This article is an instruction of how to use https://www.systutorials.com/proxy-using-ssh-tunnel/ on a Windows machine. The mechanism is similar as the one in https://www.systutorials.com/proxy-using-ssh-tunnel/ with “Proxy listening to localhost port only”.
Table of Contents
PuTTY is the software we use here for port forwarding. Please download it following the links in https://www.systutorials.com/open-source-and-portable-ssh-scp-sftp-and-vnc-clients-for-windows-to-remote-control-linux/.
Configure PuTTY and create a SSH tunnel
First, input the username and host name as in the following figure. We use “email@example.com” at port 22 as the example. You can input the host only and PuTTY will ask for the username.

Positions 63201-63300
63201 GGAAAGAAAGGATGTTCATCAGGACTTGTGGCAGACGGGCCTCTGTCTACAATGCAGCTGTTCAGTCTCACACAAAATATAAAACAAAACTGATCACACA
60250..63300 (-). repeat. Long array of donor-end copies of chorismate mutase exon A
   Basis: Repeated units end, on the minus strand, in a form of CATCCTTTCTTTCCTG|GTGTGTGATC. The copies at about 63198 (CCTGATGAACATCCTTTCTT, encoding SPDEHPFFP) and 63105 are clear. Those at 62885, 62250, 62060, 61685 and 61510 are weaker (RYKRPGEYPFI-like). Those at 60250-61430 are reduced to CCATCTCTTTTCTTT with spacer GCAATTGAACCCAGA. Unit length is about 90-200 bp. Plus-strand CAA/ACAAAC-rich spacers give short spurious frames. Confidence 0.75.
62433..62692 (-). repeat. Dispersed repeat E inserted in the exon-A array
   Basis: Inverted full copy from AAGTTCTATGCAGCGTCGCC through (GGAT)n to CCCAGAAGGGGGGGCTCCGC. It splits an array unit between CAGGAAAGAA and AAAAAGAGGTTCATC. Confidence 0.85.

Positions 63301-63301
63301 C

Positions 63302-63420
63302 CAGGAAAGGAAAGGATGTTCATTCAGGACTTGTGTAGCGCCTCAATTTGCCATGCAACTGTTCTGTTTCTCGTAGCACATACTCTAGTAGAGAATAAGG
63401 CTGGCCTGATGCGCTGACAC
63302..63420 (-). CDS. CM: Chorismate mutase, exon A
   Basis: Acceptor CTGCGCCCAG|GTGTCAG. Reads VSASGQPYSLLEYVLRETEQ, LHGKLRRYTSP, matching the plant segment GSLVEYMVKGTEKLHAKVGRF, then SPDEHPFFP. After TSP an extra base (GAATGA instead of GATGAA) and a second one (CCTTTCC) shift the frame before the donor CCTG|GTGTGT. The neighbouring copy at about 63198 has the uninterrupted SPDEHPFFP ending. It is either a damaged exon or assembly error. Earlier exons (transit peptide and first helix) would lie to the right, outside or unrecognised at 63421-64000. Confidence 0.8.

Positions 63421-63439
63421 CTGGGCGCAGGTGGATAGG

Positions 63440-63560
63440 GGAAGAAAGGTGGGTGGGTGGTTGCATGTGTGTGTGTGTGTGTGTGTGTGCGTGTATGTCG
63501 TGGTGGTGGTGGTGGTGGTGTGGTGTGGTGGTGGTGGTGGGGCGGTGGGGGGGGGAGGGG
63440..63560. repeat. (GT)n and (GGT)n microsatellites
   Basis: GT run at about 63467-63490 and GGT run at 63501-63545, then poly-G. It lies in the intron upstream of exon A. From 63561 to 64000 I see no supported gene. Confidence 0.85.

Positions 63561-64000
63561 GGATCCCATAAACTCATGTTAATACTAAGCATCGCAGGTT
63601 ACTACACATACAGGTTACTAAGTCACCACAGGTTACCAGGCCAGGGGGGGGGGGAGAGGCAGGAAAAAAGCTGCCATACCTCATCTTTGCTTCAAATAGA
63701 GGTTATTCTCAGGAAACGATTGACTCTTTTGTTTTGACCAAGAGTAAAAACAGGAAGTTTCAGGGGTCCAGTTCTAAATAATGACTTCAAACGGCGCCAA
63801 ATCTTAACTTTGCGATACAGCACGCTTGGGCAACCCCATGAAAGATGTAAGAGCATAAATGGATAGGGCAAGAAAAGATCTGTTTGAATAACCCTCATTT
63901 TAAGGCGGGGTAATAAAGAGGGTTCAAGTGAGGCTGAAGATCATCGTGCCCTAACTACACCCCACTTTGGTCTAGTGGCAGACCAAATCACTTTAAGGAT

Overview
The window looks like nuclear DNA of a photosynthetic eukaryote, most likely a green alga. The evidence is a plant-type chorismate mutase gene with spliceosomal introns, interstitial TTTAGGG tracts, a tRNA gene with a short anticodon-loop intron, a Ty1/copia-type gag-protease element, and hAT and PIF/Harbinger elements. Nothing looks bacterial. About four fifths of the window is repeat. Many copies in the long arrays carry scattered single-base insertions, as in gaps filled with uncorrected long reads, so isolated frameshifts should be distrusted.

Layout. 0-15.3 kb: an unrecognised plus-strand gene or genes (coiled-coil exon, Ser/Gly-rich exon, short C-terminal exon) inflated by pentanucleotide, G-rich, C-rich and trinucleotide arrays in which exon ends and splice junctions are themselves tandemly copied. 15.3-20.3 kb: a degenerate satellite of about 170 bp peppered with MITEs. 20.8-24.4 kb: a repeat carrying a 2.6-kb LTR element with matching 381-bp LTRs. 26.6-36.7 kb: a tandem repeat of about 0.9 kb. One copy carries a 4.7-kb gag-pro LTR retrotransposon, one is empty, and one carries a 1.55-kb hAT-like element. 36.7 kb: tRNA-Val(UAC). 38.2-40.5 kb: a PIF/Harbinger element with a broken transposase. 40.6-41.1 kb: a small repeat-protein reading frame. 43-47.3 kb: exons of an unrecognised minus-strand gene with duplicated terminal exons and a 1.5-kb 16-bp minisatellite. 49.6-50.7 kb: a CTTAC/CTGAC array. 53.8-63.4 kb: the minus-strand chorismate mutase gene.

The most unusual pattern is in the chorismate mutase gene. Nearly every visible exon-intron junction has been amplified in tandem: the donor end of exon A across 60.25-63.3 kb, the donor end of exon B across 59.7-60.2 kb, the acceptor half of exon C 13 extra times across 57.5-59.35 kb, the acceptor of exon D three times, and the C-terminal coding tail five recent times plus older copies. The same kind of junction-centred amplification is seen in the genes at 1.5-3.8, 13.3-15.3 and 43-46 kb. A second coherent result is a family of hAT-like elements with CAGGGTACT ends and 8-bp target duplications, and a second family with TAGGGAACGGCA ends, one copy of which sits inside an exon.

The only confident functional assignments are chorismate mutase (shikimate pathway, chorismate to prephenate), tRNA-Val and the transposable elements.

Second, set the dynamic port forwarding as in the following figure. Here, we use the port
8080 as the local proxy port.
After clicking “add”, you should see the configuration as in the following figure.
Last, click the “Open” button to connect to the SSH server. PuTTY will ask you for the password. After PuTTY successfully connects to the server, the SSH tunnel is ready.
You can also save your configurations as a session by going back to the “Session” window and saving the session before the last step so that your configurations can be reused and you need not to set them each time.
Configure your programs to use the proxy
Now, you can configure your programs on Windows, such as Internet Explorer and Chrome to use the socks proxy:
One example configuration for Internet Explorer (Chrome also uses it) is in the following figure.